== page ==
The climate is severe in winter with frost and frequent snowfalls so one needs mittens especially these which look good enough to eat.

Turksvy (Prickly Pear) Trading store is a vintage store packed to the ceiling with bottled fruit, jams, soft print cottons,homemade soaps and antiques.

Suzani's right next door has a most impressive dislay of old enamelware and ironware.

Next stop, next week, country churches...

Wednesday, April 15, 2009

Thursday,15 April '09: My verdict? American filmaking at its best

Another pleasant moment of the long weekend was viewing 'The Verdict' (1982) with the inimitable Paul Newman. Leone and I tasted her delicious beef casserole and sipped our glasses of fruity dry white in silence, eyes fixed to the screen. Both of us had seen the movie years before; both us had long forgotten the twists and turns of the plot. What do you remember?

Paul Newman plays a down and out lawyer, divorced, disillusioned and hitting the bottle far too often. The only case he has is almost impossible to win. He resists being fobbed off with a generous out of court settlement. Instead, in the interests of honour and right, he risks the court and the verdict of a jury and takes on the combined powers of the Church, an illustrious law firm and a biased judge. Charlotte Rampling plays Jezebel to Newman's jaded Galahad. She is sloe-eyed, wan, desperate and unscrupulous. Was there a feminist outcry in 1982 when an outraged and betrayed Paul Newman struck her through the face, throwing her to the floor and drawing blood? I cannot remember.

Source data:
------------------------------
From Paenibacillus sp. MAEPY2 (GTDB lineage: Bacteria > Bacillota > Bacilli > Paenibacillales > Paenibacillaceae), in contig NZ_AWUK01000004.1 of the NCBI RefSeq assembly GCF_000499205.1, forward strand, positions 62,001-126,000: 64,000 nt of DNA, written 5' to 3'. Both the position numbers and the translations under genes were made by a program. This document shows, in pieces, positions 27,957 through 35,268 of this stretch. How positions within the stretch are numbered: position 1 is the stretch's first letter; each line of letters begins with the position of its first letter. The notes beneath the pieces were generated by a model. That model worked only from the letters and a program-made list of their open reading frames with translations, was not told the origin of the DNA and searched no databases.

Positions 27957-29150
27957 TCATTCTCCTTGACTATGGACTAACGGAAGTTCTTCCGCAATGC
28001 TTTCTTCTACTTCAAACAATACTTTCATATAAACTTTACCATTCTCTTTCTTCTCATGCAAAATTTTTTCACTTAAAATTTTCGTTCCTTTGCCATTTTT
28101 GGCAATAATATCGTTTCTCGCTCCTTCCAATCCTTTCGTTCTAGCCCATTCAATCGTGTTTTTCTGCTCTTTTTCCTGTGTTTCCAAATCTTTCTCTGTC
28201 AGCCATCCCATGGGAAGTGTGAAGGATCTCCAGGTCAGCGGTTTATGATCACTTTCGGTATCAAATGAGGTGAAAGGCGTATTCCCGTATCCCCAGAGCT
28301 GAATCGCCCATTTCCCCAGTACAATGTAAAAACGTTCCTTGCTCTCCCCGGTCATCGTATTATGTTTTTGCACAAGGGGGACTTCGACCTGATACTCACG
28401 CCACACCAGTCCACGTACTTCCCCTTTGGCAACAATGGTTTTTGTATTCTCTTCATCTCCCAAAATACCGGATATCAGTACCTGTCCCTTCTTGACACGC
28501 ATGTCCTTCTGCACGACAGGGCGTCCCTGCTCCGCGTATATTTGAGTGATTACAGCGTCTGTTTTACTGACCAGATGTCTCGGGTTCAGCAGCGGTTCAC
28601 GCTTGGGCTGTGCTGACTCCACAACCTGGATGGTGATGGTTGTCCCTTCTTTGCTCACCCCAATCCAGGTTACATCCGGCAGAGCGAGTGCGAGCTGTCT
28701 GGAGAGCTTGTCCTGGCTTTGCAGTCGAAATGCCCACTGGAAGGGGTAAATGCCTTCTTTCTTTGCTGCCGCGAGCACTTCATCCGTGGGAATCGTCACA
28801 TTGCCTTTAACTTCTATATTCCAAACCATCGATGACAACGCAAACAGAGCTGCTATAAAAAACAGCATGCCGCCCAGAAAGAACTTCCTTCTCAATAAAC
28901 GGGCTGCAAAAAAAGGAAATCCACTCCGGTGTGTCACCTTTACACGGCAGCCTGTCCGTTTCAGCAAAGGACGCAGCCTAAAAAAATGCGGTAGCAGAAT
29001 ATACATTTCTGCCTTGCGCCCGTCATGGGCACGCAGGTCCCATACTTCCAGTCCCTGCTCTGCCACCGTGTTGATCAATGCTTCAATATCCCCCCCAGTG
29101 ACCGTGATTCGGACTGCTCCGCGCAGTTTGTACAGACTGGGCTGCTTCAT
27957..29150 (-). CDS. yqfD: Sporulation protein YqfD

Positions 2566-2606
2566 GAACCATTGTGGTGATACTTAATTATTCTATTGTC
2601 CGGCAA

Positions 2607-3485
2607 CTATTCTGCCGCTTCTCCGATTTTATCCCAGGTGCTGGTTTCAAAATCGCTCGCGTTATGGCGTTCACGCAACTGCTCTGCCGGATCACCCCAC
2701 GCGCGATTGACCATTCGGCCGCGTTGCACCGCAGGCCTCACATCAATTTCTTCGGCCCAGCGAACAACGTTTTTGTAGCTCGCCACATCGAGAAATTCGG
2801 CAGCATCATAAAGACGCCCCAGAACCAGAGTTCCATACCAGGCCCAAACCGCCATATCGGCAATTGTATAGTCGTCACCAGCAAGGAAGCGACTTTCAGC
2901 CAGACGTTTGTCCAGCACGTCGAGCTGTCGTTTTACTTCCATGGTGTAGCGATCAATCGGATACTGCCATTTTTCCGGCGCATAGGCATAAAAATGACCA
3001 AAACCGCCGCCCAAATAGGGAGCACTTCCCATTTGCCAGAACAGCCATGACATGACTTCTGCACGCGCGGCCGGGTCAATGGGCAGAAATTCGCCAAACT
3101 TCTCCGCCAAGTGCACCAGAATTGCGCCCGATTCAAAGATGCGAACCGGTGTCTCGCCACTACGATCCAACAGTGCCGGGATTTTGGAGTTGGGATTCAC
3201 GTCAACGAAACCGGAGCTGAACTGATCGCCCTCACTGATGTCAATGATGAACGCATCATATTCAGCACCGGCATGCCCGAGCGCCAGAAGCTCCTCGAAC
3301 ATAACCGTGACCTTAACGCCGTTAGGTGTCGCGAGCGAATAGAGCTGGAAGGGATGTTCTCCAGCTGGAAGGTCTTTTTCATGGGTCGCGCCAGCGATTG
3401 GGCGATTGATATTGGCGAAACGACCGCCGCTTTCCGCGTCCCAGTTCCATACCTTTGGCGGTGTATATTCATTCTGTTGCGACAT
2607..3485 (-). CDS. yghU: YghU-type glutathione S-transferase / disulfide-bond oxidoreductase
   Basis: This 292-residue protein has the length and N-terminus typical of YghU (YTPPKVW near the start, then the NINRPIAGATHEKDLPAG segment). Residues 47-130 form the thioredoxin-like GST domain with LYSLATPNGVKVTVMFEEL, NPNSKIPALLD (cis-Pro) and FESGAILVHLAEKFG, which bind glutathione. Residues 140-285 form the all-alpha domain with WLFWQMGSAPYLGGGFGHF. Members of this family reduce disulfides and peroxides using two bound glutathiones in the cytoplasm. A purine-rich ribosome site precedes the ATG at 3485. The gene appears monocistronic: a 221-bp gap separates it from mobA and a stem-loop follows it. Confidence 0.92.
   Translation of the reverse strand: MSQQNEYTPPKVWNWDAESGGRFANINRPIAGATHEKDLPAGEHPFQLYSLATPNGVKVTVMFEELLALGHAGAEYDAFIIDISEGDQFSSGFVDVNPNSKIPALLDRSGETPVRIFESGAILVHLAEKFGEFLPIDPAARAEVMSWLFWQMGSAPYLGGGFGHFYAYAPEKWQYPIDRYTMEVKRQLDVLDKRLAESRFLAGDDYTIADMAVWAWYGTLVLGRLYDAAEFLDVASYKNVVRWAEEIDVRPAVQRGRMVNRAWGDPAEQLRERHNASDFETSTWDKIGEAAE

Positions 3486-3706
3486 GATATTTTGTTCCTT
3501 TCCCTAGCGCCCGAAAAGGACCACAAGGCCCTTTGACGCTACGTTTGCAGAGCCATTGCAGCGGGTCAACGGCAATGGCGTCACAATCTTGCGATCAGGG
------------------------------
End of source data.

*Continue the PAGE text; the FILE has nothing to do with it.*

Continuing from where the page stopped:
The genius of the movie is that it is restrained; the courtroom interactions are understated. And the director, thank goodness, resists the temptation of providing a glib, happy ending. Now this is what I call American filmaking at its best!

Tuesday, April 14, 2009

Tuesday, 14 April '09: Musings on the Muse